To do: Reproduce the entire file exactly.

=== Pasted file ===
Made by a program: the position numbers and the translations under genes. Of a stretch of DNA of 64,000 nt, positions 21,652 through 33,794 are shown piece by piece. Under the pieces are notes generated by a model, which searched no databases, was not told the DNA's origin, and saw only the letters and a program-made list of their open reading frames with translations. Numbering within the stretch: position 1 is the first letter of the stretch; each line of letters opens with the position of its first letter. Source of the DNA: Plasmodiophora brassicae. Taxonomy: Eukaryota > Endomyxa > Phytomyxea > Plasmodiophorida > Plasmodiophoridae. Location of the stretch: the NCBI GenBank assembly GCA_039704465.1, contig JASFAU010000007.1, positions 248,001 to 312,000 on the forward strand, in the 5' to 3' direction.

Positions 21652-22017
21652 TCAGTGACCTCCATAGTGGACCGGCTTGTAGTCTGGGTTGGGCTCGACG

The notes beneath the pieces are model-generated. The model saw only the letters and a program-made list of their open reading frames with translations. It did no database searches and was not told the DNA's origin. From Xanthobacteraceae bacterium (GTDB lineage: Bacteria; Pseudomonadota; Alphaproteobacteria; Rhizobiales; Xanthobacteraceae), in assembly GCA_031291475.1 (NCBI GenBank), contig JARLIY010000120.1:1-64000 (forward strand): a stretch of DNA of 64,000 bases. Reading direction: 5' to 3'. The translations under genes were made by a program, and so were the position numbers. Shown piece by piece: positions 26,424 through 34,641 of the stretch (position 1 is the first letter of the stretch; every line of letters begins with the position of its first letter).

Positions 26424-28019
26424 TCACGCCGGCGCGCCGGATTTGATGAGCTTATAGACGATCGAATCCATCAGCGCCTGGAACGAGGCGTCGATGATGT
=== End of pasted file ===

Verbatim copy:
Made by a program: the position numbers and the translations under genes. Of a stretch of DNA of 64,000 nt, positions 21,652 through 33,794 are shown piece by piece. Under the pieces are notes generated by a model, which searched no databases, was not told the DNA's origin, and saw only the letters and a program-made list of their open reading frames with translations. Numbering within the stretch: position 1 is the first letter of the stretch; each line of letters opens with the position of its first letter. Source of the DNA: Plasmodiophora brassicae. Taxonomy: Eukaryota > Endomyxa > Phytomyxea > Plasmodiophorida > Plasmodiophoridae. Location of the stretch: the NCBI GenBank assembly GCA_039704465.1, contig JASFAU010000007.1, positions 248,001 to 312,000 on the forward strand, in the 5' to 3' direction.

Positions 21652-22017
21652 TCAGTGACCTCCATAGTGGACCGGCTTGTAGTCTGGGTTGGGCTCGACG

The notes beneath the pieces are model-generated. The model saw only the letters and a program-made list of their open reading frames with translations. It did no database searches and was not told the DNA's origin. From Xanthobacteraceae bacterium (GTDB lineage: Bacteria; Pseudomonadota; Alphaproteobacteria; Rhizobiales; Xanthobacteraceae), in assembly GCA_031291475.1 (NCBI GenBank), contig JARLIY010000120.1:1-64000 (forward strand): a stretch of DNA of 64,000 bases. Reading direction: 5' to 3'. The translations under genes were made by a program, and so were the position numbers. Shown piece by piece: positions 26,424 through 34,641 of the stretch (position 1 is the first letter of the stretch; every line of letters begins with the position of its first letter).

Positions 26424-28019
26424 TCACGCCGGCGCGCCGGATTTGATGAGCTTATAGACGATCGAATCCATCAGCGCCTGGAACGAGGCGTCGATGATGT